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Classical signs and appearances in pediatric neuroradiology: a pictorial review.

Atalar MH, Salk I, Egilmez H - Pol J Radiol (2014)

Bottom Line: Radiological practice includes classification of illnesses with similar characteristics through recognizable signs.In this report, twenty-eight important and frequently seen neuroradiological signs in childhood are presented and described using X-rays, computed tomography (CT), magnetic resonance (MR) images, illustrations and photographs.

View Article: PubMed Central - PubMed

Affiliation: Department of Radiology, Cumhuriyet University, School of Medicine, Sivas, Turkey.

ABSTRACT
Radiological practice includes classification of illnesses with similar characteristics through recognizable signs. In this report, twenty-eight important and frequently seen neuroradiological signs in childhood are presented and described using X-rays, computed tomography (CT), magnetic resonance (MR) images, illustrations and photographs.

No MeSH data available.


Post-contrast axial CT image showing the cortical veins (black arrows).
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Related In: Results  -  Collection


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f15-poljradiol-79-479: Post-contrast axial CT image showing the cortical veins (black arrows).

Mentions: This was first described in MRI and also reported later on US and CT. It is used to differentiate extra-axial subarachnoid and subdural effusions from each other. On both CT and MRI, bridging veins extend from the cortical surface to the arachnoid (Figure 15). Appearance of bridging veins coursing in that manner in the extra-axial fluid is called a positive cortical vein sign and indicates that the fluid is located subarachnoidally. The fluid is located subdurally when these veins are invisible [18].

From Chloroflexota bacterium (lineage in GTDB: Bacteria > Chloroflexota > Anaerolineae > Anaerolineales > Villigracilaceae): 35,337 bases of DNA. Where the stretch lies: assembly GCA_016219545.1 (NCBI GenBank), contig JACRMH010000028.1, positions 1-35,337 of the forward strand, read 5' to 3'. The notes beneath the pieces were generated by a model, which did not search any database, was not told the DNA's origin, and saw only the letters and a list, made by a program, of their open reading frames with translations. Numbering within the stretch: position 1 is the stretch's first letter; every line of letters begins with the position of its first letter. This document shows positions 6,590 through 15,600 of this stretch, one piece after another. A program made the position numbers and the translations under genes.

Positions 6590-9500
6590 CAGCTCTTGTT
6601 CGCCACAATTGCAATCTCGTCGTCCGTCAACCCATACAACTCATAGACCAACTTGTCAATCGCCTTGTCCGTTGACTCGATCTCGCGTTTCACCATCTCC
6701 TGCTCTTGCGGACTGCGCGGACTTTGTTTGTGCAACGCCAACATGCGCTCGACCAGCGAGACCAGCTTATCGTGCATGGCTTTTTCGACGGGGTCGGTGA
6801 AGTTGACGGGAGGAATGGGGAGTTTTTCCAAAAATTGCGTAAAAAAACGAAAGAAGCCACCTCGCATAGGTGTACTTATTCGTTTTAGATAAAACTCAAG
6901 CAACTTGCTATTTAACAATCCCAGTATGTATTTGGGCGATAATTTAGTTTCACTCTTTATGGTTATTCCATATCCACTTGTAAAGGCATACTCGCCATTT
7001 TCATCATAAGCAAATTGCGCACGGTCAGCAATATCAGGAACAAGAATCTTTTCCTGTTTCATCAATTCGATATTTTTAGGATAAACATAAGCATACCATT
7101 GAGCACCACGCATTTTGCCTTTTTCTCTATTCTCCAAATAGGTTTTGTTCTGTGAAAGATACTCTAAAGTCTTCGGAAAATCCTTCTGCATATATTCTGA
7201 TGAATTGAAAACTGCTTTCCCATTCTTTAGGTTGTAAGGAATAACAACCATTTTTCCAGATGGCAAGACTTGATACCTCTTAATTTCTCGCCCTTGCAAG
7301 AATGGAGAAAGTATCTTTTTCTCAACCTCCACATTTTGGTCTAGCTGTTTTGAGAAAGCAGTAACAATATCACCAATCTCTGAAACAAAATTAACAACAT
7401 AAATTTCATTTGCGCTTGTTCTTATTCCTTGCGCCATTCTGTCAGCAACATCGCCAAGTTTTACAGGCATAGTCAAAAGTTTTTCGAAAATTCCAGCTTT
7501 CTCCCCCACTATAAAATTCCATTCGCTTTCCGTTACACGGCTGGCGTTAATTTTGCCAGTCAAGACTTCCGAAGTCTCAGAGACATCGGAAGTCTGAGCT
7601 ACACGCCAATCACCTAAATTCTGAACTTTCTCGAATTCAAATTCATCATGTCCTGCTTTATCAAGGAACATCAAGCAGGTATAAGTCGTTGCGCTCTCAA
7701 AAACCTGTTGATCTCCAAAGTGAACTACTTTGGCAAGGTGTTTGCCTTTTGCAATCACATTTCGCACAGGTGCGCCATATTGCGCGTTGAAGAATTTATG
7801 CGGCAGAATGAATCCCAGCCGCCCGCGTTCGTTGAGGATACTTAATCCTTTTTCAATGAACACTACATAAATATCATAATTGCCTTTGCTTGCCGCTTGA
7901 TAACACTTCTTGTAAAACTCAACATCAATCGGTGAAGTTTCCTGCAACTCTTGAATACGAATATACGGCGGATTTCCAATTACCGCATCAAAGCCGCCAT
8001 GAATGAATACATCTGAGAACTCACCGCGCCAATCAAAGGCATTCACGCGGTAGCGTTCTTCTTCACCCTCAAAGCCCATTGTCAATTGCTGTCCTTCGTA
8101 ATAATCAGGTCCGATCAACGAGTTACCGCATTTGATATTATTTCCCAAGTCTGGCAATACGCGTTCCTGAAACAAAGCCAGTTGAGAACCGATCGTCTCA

Classical signs and appearances in pediatric neuroradiology: a pictorial review.

Atalar MH, Salk I, Egilmez H - Pol J Radiol (2014)

Post-contrast axial CT image showing the cortical veins (black arrows).
© Copyright Policy - open-access
Related In: Results  -  Collection

Show All Figures
getmorefigures.php?uid=PMC4274733&req=5

f15-poljradiol-79-479: Post-contrast axial CT image showing the cortical veins (black arrows).
Mentions: This was first described in MRI and also reported later on US and CT. It is used to differentiate extra-axial subarachnoid and subdural effusions from each other. On both CT and MRI, bridging veins extend from the cortical surface to the arachnoid (Figure 15). Appearance of bridging veins coursing in that manner in the extra-axial fluid is called a positive cortical vein sign and indicates that the fluid is located subarachnoidally. The fluid is located subdurally when these veins are invisible [18].

Bottom Line: Radiological practice includes classification of illnesses with similar characteristics through recognizable signs.In this report, twenty-eight important and frequently seen neuroradiological signs in childhood are presented and described using X-rays, computed tomography (CT), magnetic resonance (MR) images, illustrations and photographs.

View Article: PubMed Central - PubMed

Affiliation: Department of Radiology, Cumhuriyet University, School of Medicine, Sivas, Turkey.

ABSTRACT
Radiological practice includes classification of illnesses with similar characteristics through recognizable signs. In this report, twenty-eight important and frequently seen neuroradiological signs in childhood are presented and described using X-rays, computed tomography (CT), magnetic resonance (MR) images, illustrations and photographs.

No MeSH data available.